China: TikTok ban would 'come back to bite' the US

 China has issued a cautionary statement in response to a proposed TikTok ban in the US, suggesting repercussions for American interests. The bill, recently approved by lawmakers in the House of Representatives, entails compelling the Chinese-owned platform to sever its ties with China or face a ban in the US. National security concerns have long been cited by US officials regarding TikTok, although its owners consistently refute any such threats.

The bipartisan bill, dubbed the "Protecting Americans from Foreign Adversary Controlled Applications Act," received support across political divides in the House. Its fate now rests with the Senate, with uncertainty looming over its passage. The White House has indicated President Joe Biden's willingness to sign it into law if approved.

Before the House vote, Chinese Foreign Ministry spokesperson Wang Wenbin accused the US of unjustly targeting TikTok without substantiated evidence of national security risks. He criticized the move as bullying behavior detrimental to international business confidence and trade order, warning of eventual consequences for the US.

Chinese media echoed similar sentiments, with publications like the Global Times condemning the US for abusing national security claims to force a ban on TikTok. The Global Times depicted the US actions as "ugly behavior" aimed at seizing the app through coercive means.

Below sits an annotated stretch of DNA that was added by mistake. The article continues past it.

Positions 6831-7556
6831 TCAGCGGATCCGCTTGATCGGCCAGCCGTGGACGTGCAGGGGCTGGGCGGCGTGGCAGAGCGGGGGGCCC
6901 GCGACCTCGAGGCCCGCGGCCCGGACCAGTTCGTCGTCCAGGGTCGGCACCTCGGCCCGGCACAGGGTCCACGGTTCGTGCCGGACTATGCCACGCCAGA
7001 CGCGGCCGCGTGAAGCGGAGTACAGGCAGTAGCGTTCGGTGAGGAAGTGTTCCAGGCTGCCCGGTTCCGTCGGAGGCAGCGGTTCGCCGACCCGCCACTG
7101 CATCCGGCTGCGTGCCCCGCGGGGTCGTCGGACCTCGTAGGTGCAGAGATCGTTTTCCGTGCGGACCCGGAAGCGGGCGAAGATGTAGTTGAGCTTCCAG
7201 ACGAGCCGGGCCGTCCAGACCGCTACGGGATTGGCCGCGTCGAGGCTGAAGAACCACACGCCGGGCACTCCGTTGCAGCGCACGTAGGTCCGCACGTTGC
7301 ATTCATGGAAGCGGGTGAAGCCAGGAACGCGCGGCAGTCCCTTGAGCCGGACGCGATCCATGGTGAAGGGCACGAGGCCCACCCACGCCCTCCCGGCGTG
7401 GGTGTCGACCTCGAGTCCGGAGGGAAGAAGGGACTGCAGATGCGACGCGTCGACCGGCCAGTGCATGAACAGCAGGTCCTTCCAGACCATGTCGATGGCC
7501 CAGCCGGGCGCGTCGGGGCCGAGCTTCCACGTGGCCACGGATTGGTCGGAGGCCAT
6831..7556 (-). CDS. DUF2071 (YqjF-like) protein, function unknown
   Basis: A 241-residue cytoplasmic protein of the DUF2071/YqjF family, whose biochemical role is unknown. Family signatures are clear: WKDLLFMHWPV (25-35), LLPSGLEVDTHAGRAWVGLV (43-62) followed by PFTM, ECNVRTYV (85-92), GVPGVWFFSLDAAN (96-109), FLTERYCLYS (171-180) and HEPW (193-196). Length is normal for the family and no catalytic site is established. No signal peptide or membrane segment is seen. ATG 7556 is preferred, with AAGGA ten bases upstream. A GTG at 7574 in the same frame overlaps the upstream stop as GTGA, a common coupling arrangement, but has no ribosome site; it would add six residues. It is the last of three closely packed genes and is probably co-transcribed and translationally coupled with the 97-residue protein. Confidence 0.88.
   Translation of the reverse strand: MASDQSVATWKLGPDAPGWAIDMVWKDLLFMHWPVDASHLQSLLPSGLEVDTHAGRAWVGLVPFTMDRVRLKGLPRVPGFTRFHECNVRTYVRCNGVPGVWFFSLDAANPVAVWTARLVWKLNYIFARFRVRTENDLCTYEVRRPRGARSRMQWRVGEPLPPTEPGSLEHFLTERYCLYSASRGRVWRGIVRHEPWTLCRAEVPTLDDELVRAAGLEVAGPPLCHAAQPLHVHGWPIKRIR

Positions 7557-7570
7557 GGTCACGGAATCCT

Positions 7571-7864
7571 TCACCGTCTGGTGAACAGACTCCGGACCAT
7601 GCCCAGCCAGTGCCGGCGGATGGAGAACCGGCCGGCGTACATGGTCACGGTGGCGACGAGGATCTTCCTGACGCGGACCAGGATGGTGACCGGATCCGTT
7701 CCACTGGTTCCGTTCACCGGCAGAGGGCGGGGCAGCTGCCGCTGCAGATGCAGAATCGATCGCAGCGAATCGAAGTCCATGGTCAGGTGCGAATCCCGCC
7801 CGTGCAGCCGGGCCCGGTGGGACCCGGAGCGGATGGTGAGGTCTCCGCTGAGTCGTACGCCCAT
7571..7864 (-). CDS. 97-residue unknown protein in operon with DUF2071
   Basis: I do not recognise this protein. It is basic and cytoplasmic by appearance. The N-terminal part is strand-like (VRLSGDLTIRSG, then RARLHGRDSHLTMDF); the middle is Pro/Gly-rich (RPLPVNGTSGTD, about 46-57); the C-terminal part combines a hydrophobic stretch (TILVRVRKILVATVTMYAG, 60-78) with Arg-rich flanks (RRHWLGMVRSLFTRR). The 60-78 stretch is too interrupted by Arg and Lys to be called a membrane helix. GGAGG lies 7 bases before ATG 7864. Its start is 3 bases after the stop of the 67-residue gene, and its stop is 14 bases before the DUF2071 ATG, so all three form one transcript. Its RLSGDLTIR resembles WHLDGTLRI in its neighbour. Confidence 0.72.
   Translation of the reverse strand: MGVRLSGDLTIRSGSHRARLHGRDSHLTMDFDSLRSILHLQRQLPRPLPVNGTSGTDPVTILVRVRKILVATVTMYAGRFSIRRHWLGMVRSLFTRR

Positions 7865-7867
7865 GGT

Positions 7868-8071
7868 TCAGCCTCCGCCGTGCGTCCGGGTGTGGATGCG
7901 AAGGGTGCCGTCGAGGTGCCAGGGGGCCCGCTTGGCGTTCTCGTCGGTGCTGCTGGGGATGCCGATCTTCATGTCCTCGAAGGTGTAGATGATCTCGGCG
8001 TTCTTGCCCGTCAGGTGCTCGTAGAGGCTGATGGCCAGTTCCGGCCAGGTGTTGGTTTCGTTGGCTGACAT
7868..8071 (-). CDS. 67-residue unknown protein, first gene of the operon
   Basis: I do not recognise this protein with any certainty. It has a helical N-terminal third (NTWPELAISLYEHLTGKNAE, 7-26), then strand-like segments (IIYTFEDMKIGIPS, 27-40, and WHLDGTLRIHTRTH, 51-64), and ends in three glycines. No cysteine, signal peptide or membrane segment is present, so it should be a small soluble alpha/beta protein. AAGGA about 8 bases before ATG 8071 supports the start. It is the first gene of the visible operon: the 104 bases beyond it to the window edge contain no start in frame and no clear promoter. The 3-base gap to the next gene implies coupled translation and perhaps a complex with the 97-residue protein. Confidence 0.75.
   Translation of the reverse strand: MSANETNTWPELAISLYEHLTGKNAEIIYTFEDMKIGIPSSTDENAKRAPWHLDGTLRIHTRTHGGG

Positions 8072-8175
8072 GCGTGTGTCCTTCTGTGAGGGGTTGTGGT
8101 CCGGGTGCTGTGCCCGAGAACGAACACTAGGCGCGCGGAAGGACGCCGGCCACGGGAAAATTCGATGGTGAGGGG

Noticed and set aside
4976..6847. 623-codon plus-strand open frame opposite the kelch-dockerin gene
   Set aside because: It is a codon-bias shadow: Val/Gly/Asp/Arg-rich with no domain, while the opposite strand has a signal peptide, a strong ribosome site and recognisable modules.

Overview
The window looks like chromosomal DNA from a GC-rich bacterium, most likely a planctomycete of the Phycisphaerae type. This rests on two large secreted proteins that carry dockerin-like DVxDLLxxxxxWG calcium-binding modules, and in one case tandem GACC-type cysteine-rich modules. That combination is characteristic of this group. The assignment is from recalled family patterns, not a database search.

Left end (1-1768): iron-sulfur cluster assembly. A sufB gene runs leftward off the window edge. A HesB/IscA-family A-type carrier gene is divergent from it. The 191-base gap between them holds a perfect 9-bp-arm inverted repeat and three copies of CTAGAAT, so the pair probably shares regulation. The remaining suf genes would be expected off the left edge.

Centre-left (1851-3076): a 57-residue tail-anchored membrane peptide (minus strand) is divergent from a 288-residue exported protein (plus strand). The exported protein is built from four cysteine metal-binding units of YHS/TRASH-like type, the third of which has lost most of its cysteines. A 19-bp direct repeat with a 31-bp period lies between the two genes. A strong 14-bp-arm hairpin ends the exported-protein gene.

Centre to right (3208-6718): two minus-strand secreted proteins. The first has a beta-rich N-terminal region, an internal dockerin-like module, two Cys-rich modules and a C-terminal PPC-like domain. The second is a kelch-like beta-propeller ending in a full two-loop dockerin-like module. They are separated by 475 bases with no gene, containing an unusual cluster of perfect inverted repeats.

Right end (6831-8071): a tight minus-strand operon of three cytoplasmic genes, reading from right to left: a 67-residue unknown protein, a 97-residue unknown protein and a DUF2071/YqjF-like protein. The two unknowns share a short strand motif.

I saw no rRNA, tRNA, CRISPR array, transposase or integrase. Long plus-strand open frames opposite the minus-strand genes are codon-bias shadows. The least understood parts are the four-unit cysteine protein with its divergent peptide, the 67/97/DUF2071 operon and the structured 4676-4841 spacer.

TikTok, owned by Byte Dance, a Beijing-based company registered in the Cayman Islands, faces potential restructuring or a ban from US app stores and web hosting platforms if the bill becomes law. The company has urged its American users to voice opposition to the ban, prompting backlash from the House China Select Committee for allegedly manipulating public opinion on behalf of the Chinese government.

TikTok has adamantly denied any affiliation with the Chinese government and claims to have reorganized its operations to ensure US data remains within the country. Former President Donald Trump's previous attempts to ban the app in 2020 were unsuccessful. Despite surpassing the delegate threshold for the Republican presidential nomination, Trump has reversed his stance on the ban, arguing it would unfairly benefit Facebook.

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